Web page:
London – the present. Artificial intelligence has reached its maximum potential, creating “synthetic” beings with an incredibly human aspect: physically, only their eyes and their body language betrays them. But they are little more than programmed machines, created to serve man: as labor or domestic slaves, but also sexual. Cheap and simple labor, without desires, emotions, or demands. Part of the health system, of men’s daily life and also of new aberrations and entertainment.
Once again, a dystopian fable made by Channel 4 (Black Mirror and Utopia) makes us think about human nature in its relationship with technology. In the scenario presented by Humans (brought to us in the States by AMC, who co-produce it), humans have reached the climax of the technological race: creating synthetic “life”. So similar to humans that their inclusion among them will result in a new society, with new values and new conflicts.
Although their most basic configuration is based on Asimov’s laws of robotics and they are programmed not to do harm – neither to lie, love nor suffer – their very existence and their interaction with humans may have consequences that they did not take into account when they were created. They can’t love, but have they forgotten that we are social animals, our capacity to generate empathy towards something because it “exists”? And also, of course, to generate rejection: it is the attempt of human supremacy in the face of a threat.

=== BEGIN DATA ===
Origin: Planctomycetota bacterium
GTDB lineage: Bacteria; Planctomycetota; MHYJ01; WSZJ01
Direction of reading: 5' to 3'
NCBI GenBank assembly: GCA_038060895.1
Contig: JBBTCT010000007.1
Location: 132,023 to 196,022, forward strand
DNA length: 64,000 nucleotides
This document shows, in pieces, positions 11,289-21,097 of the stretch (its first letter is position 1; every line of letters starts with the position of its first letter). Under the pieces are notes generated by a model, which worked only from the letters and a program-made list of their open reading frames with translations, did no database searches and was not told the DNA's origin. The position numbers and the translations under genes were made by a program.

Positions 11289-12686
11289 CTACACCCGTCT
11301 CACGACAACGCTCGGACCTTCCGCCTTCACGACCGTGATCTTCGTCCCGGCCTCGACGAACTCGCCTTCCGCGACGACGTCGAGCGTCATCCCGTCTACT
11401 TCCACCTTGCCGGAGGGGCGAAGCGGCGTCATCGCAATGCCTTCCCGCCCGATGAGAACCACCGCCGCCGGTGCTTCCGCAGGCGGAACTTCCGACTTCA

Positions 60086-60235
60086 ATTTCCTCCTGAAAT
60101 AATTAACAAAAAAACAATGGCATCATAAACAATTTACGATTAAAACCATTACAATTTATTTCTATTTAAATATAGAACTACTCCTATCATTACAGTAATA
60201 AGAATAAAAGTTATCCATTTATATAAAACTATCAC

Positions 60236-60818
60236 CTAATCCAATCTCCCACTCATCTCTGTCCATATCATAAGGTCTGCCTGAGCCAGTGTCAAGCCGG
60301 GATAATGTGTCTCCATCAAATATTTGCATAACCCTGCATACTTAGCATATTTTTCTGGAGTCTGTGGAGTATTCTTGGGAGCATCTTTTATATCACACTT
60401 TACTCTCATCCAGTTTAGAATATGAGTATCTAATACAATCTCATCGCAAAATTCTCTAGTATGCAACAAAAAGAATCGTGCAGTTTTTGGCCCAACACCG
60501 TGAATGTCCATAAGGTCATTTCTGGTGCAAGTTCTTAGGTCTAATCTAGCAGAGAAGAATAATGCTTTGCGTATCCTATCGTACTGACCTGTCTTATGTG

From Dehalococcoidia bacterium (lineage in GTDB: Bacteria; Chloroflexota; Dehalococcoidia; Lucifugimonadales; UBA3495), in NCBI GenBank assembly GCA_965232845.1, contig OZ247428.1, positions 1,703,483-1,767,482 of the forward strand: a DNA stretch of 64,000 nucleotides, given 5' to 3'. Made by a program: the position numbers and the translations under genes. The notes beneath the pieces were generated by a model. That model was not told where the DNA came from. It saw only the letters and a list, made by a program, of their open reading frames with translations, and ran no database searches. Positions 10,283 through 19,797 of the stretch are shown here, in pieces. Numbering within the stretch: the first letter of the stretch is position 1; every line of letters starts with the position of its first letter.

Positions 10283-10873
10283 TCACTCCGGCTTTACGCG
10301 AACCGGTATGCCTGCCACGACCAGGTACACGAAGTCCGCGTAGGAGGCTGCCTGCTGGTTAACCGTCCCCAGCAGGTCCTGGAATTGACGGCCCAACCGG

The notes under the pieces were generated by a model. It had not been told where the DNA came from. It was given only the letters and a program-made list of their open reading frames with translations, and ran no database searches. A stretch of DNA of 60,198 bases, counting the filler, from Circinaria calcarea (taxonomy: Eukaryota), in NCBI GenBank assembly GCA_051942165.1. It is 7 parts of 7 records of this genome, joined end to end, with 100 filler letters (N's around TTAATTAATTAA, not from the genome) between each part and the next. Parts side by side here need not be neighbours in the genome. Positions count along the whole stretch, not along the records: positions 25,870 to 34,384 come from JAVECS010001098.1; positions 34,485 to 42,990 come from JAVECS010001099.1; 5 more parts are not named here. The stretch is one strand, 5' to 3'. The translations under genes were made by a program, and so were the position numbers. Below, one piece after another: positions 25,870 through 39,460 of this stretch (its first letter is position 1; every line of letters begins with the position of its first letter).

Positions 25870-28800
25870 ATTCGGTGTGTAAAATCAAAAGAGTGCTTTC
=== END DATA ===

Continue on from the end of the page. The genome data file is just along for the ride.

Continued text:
Pick #3: The Man in the High Castle
Freedom is under Control throughout 4 seasons
Before Amazon decided to dive headfirst into finding its own Game of Thrones, the company already had a large production based on the work of a much-loved genre writer, which had the potential to attract a large and loyal group of fans. That series was entitled The Man in the High Castle, adapted from a book by Philip K. Dick.
Released in 2015, it took viewers to an alternative story in which it had been Germany that had achieved the atomic bomb before the United States and consequently won World War II. As a result, the Reich and Japan divided North America and established two totalitarian states, watching each other in a kind of cold war that had reached the 1960s, when the series kicks off. At the same time, some mysterious films start circulating around, revealing another reality – one in which the Allies prevailed. But does this other time exist?
The characters in The Man in the High Castle move towards that answer, right from the beginning. And the series has ended up overcoming the most diverse problems to reach that fourth final season, from showrunner dances to indirect participation in the fall of Roy Price, former head of Amazon Studios.
Pick #4: The OA
Trust the Unknown with Brit Marling
The OA wears its “rarity” badge with honor. The fascinating Brit Marling (whose also our main protagonist) and Zal Batmanglij’s creation caused a sensation when it premiered, in late 2016, with its story of people locked up in a kind of terrarium, a young blind girl who disappeared and has recovered her sight upon her return home, and a man who thinks he is a scientist and kills and resurrects his abductees to study near-death experiences – convinced that they are the door to alternative dimensions.
The show started as an indie drama of misplaced kids who found common ground with the stories Prairie (Brit Marling) told them and ended as something more unclassifiable, something that generated both unconditional adhesions and mockery of all kinds. And critics questioned the decision to use a high school shooting as a climax.